Arta Rostami Ravari, Managing Director of RMJM Arta Tehran and RMJM Zurich, recently sat down for an interview to discuss her diverse background, philosophies, and the projects she is passionate about. After a very successful 2017, she is already planning for the year ahead.
Can you tell us a bit about how you think your background and upbringing has impacted your principles, philosophies and ultimately, your design?
As a designer my ultimate principle is good design. And good design comes from the ingenuity of the professional who is innovative, yet sensitive to local traditions. In this sense, I think that my diverse educational background and my international experiences have helped me to develop both hard and soft skills needed in order to recognise and produce good design. I grew up in Tehran, Iran, where I started my professional career and earned my BSs in Civil Engineering. After that, I moved to Switzerland where I earned a BSs and a MSs in Architecture as well as a master in Economics and Management. These “hard” skills, combined with the “soft” skills that I learnt by studying, living, speaking and breathing the European way of designing, allow me today to offer my clients an innovative and international design that respects our traditions and, of course, construction regulations.
What do you consider to be the greatest benefits and difficulties of living in incredibly different cities from one another such as Tehran and Zurich?
I cannot think of any difficulty really. Of course, they are pretty different between them but any short attempt to compare them risks to be inconclusive and misleading. On the other hand, I’d say the greatest benefit of living in Zurich and Tehran is related to the development of the “soft” skills that proved to be an important asset later on in my career. The contrast between the Iranian and European culture have helped me to reinterpret our traditions, as well as the local ways of thinking and designing in a new perspective. In our design for Iran Historical Car Museum, for instance, we drew inspiration from both the Iranian architectural tradition and the modern design approach typical of European countries to create something unique.
How do you compare your work for the Iran Historical Car Museum to your previous works?
The Iran Historical Car Museum is my first standalone dedicated museum so it’s not really fair to compare it to a previous project of a different typology. RMJM, of course, has a wide experience in museum projects, from the Scottish Museum of Modern Art to the National Museum of Libya, but that didn’t directly influence the work we carried on since it involved a sui generis revitalization of space. This was a quite unique project in the sense that one of its main ambitions was to add cultural and historical value to the industrial zone in which it is located, 20km west of Iran’s capital city, Tehran.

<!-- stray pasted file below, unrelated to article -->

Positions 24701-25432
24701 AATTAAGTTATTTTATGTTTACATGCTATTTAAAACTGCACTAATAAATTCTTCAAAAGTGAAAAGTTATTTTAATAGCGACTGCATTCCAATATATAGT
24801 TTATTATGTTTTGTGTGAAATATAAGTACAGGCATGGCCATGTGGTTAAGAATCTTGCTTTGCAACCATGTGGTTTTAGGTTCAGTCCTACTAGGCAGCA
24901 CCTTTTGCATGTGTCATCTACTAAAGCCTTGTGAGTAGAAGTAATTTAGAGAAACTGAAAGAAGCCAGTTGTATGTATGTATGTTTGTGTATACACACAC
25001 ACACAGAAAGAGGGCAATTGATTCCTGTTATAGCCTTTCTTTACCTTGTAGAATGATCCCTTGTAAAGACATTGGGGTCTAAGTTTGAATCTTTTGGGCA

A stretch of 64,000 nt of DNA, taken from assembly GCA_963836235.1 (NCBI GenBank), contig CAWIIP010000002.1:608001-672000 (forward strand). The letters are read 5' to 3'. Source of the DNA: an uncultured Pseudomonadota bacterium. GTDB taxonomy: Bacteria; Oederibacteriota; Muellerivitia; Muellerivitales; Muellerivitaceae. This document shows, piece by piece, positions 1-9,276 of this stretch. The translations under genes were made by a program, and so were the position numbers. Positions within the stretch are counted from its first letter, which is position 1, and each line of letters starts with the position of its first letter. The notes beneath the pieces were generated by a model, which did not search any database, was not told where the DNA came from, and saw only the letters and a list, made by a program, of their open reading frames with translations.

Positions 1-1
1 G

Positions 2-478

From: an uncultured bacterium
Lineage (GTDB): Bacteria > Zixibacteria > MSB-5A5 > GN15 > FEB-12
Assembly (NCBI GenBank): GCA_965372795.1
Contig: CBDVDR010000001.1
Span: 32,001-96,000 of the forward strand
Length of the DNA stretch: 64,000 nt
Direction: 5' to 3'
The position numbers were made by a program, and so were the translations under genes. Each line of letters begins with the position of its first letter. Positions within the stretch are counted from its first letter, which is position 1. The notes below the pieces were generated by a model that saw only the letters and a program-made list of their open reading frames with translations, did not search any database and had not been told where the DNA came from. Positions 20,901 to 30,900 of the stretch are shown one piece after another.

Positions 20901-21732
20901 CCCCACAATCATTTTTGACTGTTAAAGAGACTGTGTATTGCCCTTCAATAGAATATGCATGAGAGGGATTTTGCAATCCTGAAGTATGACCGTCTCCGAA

Which aspects of its design are you most proud of?
I would say the interplay of light and shadow, which creates a mystical atmosphere in the main high entrances and is replicated in the small rooms alongside the visitor’s path as well. This was fundamental to allow us to create a museum where visitors could experience the passing of the time through the vivid recreational and historical atmosphere.
On what kind of projects would you like to see yourself working on after the Iran Historical Car Museum? Are there particular processes or materials that you would like to explore in the near future?
I really like the thought of working on more museums. I had an excellent experience with Iran Historical Car Museum and I’m convinced that we obtained valuable knowledge during development of this project that can be usefully applied on other institutions and exhibitions. In terms of materials, again, an architect should never limit herself. A building’s materiality is what our bodies experience and it is, therefore, intertwined with form, function and location. Our next project will determine the materials that we will explore in our future concepts.